Aramis Ramirez “clearly is on the Marlins’ radar”

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Last week Aramis Ramirez explained that he’ll be looking for a multi-year contract as a free agent if the Cubs do as expected and decline his $16 million option for next season and Joe Frisaro of MLB.com reports that the Marlins figure to be one of his strongest suitors.

Frisaro calls Ramirez “one of the more realistic big names that clearly is on the Marlins’ radar” and speculates that they envision an infield with Ramirez at third base, Hanley Ramirez at shortstop, Omar Infante at second base, and Gaby Sanchez at first base.

Of course, Frisaro also writes that “Ramirez would bring an established defensive presence” and he’s pretty terrible defensively, posting a below average Ultimate Zone Rating in each of the past four seasons.

Matt Dominguez has been viewed as the Marlins’ long-term answer at third base. He may not be quite MLB-ready yet, but certainly would be before a two- or three-year deal for the 33-year-old Ramirez expired.

Steven Matz likely to start season on DL; Zack Wheeler to adhere to innings limit

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Mets manager Terry Collins said on Wednesday, “It’s unlikely that [Steven Matz] will start the season with us.” The final spot in the Mets’ starting rotation will go to either Zack Wheeler or Seth Lugo, Newsday’s Marc Carig reports.

On Wheeler’s innings limit, assistant GM John Ricco said, “There’s going to be some number but we don’t exactly know what that is.” Wheeler missed the last two seasons after undergoing Tommy John surgery.

Neither Wheeler nor Lugo have had terrific springs as each carries a 5.11 and 5.56 Grapefruit League ERA, respectively. However, Carig notes that Wheeler has impressed simply by appearing healthy and brandishing a fastball that once again sits in the mid- to high-90’s. Lugo, meanwhile, proved crucial to the Mets last year, posting a 2.67 ERA across eight starts and nine relief appearances.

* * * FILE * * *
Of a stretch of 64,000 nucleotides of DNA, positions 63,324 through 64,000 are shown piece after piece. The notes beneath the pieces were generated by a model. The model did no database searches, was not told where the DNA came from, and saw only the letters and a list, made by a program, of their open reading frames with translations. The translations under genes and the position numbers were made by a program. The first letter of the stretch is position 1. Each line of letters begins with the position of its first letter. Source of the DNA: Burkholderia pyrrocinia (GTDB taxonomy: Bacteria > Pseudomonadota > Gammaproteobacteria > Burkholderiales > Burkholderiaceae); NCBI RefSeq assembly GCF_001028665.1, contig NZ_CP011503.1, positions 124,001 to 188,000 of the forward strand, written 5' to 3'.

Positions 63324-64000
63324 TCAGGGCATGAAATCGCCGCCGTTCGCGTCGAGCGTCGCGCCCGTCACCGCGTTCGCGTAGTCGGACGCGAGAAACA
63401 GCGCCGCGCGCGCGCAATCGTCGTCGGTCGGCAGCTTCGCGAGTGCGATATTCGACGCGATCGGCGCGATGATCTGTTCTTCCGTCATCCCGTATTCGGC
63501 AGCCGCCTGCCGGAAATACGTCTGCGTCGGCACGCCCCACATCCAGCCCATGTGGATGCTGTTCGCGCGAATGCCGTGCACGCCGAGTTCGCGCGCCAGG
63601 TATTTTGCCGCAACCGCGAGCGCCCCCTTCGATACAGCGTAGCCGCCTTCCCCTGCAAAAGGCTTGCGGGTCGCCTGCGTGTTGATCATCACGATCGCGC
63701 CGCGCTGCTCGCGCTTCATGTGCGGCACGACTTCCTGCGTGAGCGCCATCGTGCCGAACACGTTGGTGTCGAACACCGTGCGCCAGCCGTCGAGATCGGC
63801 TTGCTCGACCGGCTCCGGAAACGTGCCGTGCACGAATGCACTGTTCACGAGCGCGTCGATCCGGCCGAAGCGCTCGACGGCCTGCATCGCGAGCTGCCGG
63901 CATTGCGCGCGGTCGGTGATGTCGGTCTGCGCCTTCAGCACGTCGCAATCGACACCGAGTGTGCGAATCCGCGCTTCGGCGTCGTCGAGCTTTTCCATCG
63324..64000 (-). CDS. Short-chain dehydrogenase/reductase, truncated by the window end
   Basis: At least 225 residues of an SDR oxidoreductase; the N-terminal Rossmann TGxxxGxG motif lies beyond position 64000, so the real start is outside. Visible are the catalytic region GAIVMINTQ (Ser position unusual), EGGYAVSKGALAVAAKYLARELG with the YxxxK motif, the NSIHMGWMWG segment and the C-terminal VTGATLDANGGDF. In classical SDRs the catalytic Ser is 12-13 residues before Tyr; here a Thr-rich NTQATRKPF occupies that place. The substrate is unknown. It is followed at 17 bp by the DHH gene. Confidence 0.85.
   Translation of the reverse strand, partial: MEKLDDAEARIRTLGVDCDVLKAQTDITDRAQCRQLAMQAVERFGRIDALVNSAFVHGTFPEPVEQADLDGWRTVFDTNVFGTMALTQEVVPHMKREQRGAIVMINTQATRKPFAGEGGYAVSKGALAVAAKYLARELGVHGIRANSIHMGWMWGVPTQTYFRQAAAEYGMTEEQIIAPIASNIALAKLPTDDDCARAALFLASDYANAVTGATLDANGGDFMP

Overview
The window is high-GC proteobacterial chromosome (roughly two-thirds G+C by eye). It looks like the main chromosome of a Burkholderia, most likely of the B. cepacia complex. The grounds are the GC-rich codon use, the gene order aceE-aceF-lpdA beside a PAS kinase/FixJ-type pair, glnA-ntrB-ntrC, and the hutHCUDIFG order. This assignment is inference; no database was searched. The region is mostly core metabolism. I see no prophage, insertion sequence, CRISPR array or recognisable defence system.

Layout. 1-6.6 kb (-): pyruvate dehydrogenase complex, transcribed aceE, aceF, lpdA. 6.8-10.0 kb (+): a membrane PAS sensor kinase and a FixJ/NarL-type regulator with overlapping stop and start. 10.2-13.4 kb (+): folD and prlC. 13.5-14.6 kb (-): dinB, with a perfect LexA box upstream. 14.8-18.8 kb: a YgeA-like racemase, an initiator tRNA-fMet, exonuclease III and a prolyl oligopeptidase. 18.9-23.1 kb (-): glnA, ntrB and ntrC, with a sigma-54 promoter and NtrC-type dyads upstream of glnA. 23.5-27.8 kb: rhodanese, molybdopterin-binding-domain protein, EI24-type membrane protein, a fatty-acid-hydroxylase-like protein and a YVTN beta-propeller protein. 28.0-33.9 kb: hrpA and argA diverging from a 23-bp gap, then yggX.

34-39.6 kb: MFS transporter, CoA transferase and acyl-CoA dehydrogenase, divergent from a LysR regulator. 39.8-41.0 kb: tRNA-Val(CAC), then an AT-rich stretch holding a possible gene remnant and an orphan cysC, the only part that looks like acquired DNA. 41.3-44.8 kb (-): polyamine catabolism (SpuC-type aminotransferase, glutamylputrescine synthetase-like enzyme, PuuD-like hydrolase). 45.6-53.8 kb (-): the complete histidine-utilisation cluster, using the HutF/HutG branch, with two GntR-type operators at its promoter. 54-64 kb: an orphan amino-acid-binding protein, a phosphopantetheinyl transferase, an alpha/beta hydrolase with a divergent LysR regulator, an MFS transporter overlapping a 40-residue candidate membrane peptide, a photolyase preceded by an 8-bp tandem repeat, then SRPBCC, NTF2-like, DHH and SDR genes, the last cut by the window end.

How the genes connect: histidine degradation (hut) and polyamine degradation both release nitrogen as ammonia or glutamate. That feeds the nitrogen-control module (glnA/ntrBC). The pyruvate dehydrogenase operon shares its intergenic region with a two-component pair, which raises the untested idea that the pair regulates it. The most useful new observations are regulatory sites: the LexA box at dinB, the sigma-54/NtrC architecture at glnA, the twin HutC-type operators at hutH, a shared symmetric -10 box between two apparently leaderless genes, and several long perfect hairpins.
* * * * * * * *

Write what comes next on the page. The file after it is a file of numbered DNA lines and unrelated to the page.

Rockies sign 30-year lease to stay in Coors Field

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Nick Groke of the Denver Post reports that the Rockies agreed to a $200 million, 30-year lease with the Metropolitan Baseball Stadium District, which is the state division that owns Coors Field. As part of the deal, the Rockies will lease and develop a plot of land south of the stadium, which will cost the team $125 million for 99 years.

As Groke points out, had the Rockies not reached a deal by Thursday, March 30, the lease would have rolled over for five more years.

Rockies owner Dick Monfort issued a statement, saying, “We are proud that Coors Field will continue to be a vital part of a vibrant city, drawing fans from near and far and making our Colorado residents proud.”

The Rockies moved into Coors Field in 1995. It is the National League’s third oldest stadium. In that span of time, the Rockies have made the playoffs three times, the last coming in 2009 when they lost in the NLDS to the Phillies. The Rockies were swept in the 2007 World Series by the Red Sox.